is God? Where is He?” someone behind me asked. ..
For more than half an hour [the child in the noose]
stayed there, struggling between life and death, dying in slow agony
under our eyes. And we had to look him full in the face. He was
still alive when I passed in front of him. His tongue was still
red, his eyes were not yet glazed.
Behind me, I heard the same man asking:
“Where is God now?”
And I heard a voice within me answer him:
“Where is He? Here He is—He is hanging here on this gallows.
. . .”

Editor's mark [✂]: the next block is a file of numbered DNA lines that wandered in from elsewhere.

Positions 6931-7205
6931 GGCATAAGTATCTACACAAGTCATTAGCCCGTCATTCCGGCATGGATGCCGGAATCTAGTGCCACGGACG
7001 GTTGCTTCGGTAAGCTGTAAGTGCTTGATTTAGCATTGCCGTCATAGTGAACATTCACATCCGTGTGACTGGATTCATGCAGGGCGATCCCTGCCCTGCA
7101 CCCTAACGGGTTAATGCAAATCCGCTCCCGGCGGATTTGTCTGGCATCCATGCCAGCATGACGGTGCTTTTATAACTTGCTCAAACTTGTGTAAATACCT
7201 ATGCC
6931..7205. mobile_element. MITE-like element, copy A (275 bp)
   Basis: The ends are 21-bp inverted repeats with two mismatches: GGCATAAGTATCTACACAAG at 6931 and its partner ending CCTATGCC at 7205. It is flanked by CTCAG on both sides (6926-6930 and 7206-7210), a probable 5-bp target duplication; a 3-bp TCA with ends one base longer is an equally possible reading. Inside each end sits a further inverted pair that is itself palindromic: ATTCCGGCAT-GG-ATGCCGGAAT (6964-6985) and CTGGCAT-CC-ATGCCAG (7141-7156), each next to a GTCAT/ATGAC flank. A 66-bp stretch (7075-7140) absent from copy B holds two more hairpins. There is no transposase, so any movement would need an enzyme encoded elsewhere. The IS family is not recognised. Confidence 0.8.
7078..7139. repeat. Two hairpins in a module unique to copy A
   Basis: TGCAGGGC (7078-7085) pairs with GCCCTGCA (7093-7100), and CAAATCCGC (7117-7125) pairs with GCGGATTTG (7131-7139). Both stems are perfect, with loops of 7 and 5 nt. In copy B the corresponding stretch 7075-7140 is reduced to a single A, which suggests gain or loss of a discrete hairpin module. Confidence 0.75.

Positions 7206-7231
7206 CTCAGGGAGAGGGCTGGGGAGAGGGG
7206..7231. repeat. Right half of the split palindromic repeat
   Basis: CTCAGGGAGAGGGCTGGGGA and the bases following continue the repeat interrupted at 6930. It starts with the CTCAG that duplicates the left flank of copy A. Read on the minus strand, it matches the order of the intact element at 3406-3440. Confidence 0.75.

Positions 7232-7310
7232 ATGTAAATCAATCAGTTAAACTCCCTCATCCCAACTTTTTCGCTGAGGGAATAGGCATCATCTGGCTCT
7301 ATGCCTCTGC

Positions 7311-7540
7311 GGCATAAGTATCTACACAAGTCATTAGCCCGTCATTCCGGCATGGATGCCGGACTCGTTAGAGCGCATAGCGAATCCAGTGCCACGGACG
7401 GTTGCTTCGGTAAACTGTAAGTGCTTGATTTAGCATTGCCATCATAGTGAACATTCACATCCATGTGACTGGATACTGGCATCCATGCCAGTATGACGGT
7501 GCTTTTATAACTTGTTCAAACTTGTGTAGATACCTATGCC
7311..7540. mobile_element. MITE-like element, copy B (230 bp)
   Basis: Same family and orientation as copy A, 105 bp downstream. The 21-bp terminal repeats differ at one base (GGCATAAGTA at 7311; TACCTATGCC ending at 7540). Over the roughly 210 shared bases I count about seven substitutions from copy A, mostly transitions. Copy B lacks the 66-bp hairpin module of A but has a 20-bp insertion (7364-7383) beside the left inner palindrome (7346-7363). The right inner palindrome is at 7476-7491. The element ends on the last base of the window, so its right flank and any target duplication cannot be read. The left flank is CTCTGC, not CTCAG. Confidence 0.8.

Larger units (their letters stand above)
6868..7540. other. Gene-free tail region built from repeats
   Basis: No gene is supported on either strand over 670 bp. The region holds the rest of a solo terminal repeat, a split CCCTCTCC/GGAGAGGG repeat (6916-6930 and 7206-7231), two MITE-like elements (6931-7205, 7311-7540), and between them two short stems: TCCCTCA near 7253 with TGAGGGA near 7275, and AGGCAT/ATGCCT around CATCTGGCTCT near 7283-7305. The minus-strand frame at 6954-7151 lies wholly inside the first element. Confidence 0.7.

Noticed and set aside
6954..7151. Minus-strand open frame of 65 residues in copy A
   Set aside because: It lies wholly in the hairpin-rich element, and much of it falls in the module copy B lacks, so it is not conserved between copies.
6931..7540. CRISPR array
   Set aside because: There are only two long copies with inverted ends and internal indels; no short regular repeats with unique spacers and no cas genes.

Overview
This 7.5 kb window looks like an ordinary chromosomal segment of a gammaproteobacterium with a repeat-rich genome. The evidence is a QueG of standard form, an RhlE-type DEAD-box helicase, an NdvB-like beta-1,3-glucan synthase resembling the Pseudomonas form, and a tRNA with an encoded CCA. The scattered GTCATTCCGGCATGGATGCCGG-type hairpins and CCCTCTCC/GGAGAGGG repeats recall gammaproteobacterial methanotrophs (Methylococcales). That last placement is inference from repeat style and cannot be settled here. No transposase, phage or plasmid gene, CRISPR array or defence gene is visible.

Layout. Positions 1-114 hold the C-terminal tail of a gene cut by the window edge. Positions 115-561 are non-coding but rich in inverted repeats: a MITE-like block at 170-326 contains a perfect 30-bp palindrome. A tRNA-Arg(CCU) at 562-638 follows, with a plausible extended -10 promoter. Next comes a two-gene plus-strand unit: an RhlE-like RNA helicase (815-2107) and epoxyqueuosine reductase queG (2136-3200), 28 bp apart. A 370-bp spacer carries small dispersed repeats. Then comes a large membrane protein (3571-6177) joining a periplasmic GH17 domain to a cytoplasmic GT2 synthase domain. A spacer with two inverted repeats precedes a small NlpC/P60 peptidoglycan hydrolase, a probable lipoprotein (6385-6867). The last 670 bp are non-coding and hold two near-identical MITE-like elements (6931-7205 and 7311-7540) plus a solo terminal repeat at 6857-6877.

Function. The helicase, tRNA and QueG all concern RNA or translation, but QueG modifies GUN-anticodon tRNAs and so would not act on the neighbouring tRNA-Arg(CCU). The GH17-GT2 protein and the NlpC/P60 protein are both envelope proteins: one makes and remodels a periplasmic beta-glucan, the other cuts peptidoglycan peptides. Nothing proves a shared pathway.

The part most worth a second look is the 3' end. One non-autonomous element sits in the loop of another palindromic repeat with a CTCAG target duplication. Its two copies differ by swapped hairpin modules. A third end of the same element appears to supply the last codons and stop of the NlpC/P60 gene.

This passage occurs at the end of the fourth section, as Eliezer witnesses the agonizingly slow death of the Dutch Oberkapo’s pipel, a young boy hanged for collaborating against the Nazis. This horrible moment signifies the low point of Eliezer’s faith in God. The death of the child also symbolizes the death of Eliezer’s own childhood and innocence. The suffering Eliezer sees and experiences during the Holocaust transforms his entire worldview. Before the war, he cannot imagine questioning his God. When asked by Moishe the Beadle why he prays, Eliezer replies, “Why did I pray? What a strange question. Why did I live? Why did I breathe?” Observance and belief were unquestioned parts of his core sense of identity, so once his faith is irreparably shaken, he becomes a completely different person. Among other things, Night is a perverse coming-of-age story, in which Eliezer’s innocence is cruelly stripped from him.